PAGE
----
What matters most to you and why?
I must confess that, until I read this application question, I had never given much thought to determining exactly what I consider most important in my life. I believe I am one of many applicants who confront this question without a ready-made answer, and I am astonished by the realization that so many of us lead our lives without reflecting on our roles. That is all the more perplexing when we consider that many of these individuals are businesspeople, that is, individuals entrusted with disseminating their companies' visions and missions. So I took some time over the past few weeks to reflect on my personal history, present context, and future plans. By carefully analyzing my actions, attitudes, and behaviors, I have finally come up with a solid answer to this complex question. My priority, to put it rather succinctly, is a lifelong pursuit to improve myself as a human being. Greek philosophers divided the human essence into a trilogy of mind, spirit, and body, and I find this a useful framework to break my life down into its three major dimensions: professional, spiritual, and personal. In my quest for self-improvement, I seek to make progress in each of those areas. THE PROFESSIONAL DIMENSION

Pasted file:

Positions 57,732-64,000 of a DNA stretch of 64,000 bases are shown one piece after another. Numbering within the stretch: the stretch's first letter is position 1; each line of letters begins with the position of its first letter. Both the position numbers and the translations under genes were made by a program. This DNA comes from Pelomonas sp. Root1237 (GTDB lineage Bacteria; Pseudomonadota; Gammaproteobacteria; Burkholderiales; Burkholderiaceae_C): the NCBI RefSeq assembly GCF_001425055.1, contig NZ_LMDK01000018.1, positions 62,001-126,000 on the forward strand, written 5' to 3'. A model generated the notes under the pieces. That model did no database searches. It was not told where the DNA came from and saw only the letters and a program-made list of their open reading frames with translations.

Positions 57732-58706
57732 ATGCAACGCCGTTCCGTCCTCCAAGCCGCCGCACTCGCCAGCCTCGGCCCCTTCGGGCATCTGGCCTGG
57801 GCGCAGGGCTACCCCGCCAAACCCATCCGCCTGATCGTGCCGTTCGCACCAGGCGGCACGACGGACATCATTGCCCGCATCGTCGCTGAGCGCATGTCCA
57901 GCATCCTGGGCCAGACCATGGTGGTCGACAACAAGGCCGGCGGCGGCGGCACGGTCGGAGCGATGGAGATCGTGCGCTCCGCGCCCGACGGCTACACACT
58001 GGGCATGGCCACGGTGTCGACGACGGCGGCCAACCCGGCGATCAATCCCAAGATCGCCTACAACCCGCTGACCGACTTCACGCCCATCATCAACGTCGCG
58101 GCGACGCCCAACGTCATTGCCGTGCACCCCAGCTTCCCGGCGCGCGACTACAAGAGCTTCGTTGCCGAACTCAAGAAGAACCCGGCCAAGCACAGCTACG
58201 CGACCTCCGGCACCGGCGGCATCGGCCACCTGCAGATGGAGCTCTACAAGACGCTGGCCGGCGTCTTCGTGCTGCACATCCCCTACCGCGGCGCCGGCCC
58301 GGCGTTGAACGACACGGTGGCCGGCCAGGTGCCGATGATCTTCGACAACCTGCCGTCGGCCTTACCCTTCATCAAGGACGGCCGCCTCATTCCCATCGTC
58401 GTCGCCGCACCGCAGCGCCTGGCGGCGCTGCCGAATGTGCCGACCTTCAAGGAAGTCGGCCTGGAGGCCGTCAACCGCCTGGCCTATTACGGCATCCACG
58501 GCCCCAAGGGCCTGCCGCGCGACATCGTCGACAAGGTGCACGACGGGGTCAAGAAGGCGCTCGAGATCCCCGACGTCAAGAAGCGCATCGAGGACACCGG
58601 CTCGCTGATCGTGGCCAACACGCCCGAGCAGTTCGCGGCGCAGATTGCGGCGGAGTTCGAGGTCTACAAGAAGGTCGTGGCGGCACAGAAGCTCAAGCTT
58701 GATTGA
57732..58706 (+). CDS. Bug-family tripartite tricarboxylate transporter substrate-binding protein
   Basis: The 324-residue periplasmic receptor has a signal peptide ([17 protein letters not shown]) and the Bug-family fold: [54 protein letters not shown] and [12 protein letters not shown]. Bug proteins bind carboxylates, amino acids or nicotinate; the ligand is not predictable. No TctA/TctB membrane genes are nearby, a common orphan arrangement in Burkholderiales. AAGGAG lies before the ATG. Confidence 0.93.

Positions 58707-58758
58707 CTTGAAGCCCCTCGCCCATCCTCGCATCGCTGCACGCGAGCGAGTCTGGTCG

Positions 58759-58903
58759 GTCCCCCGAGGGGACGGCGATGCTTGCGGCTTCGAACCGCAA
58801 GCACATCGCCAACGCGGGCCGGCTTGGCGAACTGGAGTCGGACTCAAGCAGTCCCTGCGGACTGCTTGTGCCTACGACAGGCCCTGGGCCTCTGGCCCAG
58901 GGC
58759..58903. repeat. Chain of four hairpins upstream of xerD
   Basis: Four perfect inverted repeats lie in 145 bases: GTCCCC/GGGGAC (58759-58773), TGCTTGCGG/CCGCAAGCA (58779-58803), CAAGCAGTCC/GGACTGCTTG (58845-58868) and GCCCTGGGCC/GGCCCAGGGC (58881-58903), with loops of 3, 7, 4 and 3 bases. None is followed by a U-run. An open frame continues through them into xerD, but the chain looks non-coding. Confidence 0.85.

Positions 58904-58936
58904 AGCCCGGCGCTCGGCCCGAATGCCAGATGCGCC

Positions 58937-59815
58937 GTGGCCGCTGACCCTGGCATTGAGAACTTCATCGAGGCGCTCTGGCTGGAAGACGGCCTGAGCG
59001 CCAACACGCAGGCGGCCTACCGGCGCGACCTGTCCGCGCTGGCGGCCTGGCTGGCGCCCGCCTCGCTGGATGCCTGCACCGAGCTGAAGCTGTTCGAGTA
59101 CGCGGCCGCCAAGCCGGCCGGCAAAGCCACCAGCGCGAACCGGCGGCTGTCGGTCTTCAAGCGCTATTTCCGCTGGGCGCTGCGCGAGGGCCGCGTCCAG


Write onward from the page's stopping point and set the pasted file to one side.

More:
For me, work itself is not a goal unto itself; rather, it is a mean to achieve my objectives. Nevertheless, it is a very important aspect of my life; on average, after all, 40% of our time is spent on duty. Besides financial rewards, work gives me the opportunity to refine and share knowledge, build relationships, help people, overcome personal challenges, grow as a professional, and participate in a social environment. For example, I feel proud of my ability to work with different people, even if they are difficult to deal with. When I was an Executive Trainee in HSBC, I supervised the work of a younger trainee, Aline, in the Credit Scoring Team. After her first weeks at work, everybody considered Aline a person with good performance but with a difficult personality. Although I agreed that she exhibited an overly aggressive behavior, I managed to conquer her respect. Even though I consider myself an usually impatient individual, I learned the importance of tolerance—two months after I left HSBC, I heard that she had been fired for her attitude. My flexibility is related to my eagerness to contribute to the learning environment of my workplace. While working in the Commercial Department of Samarco, for instance, I was part of a team that developed an Intranet site to inform our colleagues about the market, customers, and competitors. At HSBC, I co-founded a study group to learn about the financial market. Although those initiatives were valuable, another important accomplishment taught me how professional determination and adaptability can result in rewards of a more personal nature. In 1997, I started working as a teacher at a new computer school. In order to attract new students, the school set low fees and granted scholarships. Thus, students were usually poor, not very well educated, and responsible for supporting their families. They placed their hopes for a better life on learning computer skills. At first, I was intimidated. I had no previous work experience, and teaching a class of 24 would be a challenge unto itself. As classes went by, I developed a great relationship with the students. I often spent extra time with them and became a sort of counselor. Seeing them progress from hardly using a mouse to creating complex worksheets just four months later was enormously rewarding. Many found better jobs or were promoted. In the last class, they gave me the most precious thank-you card I have ever received: it was simple, yet heart-felt. Besides improving my communication skills and sharing my knowledge, I learned to work with people from different backgrounds and to establish nurturing relationships. Most importantly, I proved to myself that I can be useful to my community, and I...
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